A lot of people want new blood in their lawmakers….
Runniong for office as novice IS a tough job….
Ref: Oz and Walker?
Politics doesn’t have a farm system in the way that professional baseball does. But it has a hierarchy of its own for cultivating political prospects. The path usually goes something like this: First, a candidate wins some relatively minor, local office like city council or state representative. Then, they either win a seat in the U.S. House, or a statewide office like attorney general. Only then do they run for Senate or governor.
Most of the Democrats running in competitive Senate and gubernatorial races have followed a version of this course. For instance, John Fetterman, the Democratic candidate for Senate in Pennsylvania, was the mayor of Braddock, Pennsylvania for 13 years before being elected as the state’s lieutenant governor in 2018.
But most of the Republicans haven’t. As a group, they have little experience running for office, and even less experience at actually winning general elections. Historically, such candidates have a poor track record – and in 2022 they could cost Republicans key gubernatorial races as well as control of the U.S. Senate.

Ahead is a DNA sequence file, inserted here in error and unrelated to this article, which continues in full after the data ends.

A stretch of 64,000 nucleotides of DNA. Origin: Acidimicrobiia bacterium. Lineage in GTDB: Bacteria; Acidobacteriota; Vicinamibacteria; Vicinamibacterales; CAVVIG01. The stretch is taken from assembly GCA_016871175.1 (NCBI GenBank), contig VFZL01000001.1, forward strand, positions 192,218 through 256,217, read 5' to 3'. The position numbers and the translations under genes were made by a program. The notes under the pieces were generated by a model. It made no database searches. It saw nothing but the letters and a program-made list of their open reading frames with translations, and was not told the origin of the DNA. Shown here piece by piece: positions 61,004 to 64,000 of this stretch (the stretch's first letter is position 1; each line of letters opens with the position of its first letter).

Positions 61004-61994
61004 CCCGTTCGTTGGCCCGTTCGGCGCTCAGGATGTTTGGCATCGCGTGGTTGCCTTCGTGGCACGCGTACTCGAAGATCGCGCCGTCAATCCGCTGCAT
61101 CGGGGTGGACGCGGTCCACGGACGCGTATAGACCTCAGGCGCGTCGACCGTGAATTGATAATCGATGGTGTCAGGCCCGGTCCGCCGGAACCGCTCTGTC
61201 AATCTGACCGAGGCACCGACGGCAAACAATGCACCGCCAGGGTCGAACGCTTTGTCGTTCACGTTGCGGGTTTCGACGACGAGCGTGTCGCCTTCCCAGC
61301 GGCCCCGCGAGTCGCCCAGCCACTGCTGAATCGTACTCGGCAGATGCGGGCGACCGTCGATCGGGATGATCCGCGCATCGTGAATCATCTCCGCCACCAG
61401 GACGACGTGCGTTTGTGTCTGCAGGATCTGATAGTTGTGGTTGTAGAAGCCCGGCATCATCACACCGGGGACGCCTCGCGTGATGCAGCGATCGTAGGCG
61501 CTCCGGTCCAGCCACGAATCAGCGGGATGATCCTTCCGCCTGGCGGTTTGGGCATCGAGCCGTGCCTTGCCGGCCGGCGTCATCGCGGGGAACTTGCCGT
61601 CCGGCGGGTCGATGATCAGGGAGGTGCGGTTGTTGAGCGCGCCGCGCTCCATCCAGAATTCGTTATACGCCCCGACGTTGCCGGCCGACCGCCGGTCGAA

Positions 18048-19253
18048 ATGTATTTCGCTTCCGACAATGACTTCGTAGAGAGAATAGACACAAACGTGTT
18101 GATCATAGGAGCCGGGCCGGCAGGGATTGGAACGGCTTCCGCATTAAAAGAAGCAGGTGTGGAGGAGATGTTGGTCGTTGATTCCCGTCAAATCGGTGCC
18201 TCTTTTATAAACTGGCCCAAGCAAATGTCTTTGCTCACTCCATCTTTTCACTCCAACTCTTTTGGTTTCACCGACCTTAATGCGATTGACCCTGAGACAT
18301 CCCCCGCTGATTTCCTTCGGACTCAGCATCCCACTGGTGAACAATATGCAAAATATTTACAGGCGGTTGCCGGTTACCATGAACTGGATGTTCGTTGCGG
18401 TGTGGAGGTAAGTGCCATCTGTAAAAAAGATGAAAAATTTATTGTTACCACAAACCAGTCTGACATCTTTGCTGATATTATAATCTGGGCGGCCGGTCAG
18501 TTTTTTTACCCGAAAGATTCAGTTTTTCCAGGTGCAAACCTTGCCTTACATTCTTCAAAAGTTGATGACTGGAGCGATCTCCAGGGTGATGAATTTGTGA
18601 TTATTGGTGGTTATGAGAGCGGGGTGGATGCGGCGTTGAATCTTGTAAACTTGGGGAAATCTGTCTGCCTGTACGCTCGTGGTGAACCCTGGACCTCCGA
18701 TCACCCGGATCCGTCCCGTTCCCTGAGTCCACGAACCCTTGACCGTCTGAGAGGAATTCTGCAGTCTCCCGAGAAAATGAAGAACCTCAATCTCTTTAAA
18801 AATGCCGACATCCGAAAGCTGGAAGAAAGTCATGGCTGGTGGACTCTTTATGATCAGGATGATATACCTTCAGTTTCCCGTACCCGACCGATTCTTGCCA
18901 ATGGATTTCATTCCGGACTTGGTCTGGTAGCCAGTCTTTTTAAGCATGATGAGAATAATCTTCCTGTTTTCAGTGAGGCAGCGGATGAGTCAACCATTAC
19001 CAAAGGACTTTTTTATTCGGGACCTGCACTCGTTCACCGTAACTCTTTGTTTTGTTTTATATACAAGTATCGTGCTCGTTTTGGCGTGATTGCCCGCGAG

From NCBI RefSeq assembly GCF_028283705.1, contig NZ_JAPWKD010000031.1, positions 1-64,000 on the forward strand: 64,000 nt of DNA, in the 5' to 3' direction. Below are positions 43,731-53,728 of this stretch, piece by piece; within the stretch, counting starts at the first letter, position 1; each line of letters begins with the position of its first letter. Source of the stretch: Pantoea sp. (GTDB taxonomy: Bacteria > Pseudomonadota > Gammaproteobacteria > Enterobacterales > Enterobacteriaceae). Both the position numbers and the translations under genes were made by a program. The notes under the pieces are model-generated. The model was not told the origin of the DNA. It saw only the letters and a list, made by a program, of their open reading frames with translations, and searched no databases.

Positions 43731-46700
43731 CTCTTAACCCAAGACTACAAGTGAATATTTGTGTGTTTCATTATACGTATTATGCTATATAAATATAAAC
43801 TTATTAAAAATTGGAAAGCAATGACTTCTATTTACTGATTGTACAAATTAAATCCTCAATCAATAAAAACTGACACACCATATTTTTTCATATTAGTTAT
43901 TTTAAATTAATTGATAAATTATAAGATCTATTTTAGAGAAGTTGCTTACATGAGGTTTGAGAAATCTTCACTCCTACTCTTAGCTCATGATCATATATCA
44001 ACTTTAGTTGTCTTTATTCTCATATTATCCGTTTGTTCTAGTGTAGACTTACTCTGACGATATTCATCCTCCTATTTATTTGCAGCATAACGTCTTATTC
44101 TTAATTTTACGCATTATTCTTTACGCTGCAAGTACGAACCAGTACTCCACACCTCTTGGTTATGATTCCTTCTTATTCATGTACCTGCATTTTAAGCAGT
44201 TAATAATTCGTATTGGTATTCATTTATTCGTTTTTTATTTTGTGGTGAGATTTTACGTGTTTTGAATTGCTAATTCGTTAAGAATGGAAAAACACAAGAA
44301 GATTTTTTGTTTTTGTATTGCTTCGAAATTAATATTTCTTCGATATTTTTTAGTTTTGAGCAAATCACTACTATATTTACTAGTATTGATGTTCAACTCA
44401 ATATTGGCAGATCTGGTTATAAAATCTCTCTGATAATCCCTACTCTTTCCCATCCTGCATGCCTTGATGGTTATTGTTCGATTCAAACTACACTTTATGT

FiveThirtyEight’s model evaluates candidate experience as part of our “fundamentals” calculation1. Specifically, for Senate and gubernatorial candidates, we use a four-tiered system based on the candidate’s highest elected2 office:
- Tier 3: U.S. Senator or governor
- Tier 2: U.S. representative, or statewide elected office (e.g., secretary of state), or mayor of a large city.
- Tier 1: Any other nontrivial elected office (e.g., state senator).
- Tier 0: Has never held any nontrivial elected office.
The reason that experience in winning past elections can send a valuable statistical signal isn’t necessarily that experience in elected office is valuable unto itself. (For instance, candidates who are appointed to the U.S. Senate following a vacancy have poor track records at winning a Senate term for themselves). Rather, it’s the act of winning an election that counts, since it’s a sign that a candidate is acceptable to some reasonably large group of voters….